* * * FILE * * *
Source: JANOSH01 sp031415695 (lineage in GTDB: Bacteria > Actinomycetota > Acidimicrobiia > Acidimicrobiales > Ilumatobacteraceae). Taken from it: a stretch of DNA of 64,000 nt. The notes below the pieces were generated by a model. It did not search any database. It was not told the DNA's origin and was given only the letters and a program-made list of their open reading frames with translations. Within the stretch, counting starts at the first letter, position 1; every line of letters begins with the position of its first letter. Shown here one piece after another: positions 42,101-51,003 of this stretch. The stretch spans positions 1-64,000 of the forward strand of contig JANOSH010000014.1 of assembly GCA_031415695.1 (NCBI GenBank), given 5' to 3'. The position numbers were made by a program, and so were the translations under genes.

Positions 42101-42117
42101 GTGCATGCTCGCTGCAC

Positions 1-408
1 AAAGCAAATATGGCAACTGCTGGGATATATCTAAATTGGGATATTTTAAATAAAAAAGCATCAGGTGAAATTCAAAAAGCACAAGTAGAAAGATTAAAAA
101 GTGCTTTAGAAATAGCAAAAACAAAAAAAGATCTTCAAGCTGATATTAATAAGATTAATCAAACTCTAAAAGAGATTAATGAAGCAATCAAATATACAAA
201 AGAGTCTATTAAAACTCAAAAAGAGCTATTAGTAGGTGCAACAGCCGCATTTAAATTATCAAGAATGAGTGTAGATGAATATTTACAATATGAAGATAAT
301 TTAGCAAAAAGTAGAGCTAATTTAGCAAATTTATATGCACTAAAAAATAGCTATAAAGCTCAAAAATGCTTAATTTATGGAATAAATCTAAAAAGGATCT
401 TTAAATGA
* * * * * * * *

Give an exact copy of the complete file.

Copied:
Source: JANOSH01 sp031415695 (lineage in GTDB: Bacteria > Actinomycetota > Acidimicrobiia > Acidimicrobiales > Ilumatobacteraceae). Taken from it: a stretch of DNA of 64,000 nt. The notes below the pieces were generated by a model. It did not search any database. It was not told the DNA's origin and was given only the letters and a program-made list of their open reading frames with translations. Within the stretch, counting starts at the first letter, position 1; every line of letters begins with the position of its first letter. Shown here one piece after another: positions 42,101-51,003 of this stretch. The stretch spans positions 1-64,000 of the forward strand of contig JANOSH010000014.1 of assembly GCA_031415695.1 (NCBI GenBank), given 5' to 3'. The position numbers were made by a program, and so were the translations under genes.

Positions 42101-42117
42101 GTGCATGCTCGCTGCAC

Positions 1-408
1 AAAGCAAATATGGCAACTGCTGGGATATATCTAAATTGGGATATTTTAAATAAAAAAGCATCAGGTGAAATTCAAAAAGCACAAGTAGAAAGATTAAAAA
101 GTGCTTTAGAAATAGCAAAAACAAAAAAAGATCTTCAAGCTGATATTAATAAGATTAATCAAACTCTAAAAGAGATTAATGAAGCAATCAAATATACAAA
201 AGAGTCTATTAAAACTCAAAAAGAGCTATTAGTAGGTGCAACAGCCGCATTTAAATTATCAAGAATGAGTGTAGATGAATATTTACAATATGAAGATAAT
301 TTAGCAAAAAGTAGAGCTAATTTAGCAAATTTATATGCACTAAAAAATAGCTATAAAGCTCAAAAATGCTTAATTTATGGAATAAATCTAAAAAGGATCT
401 TTAAATGA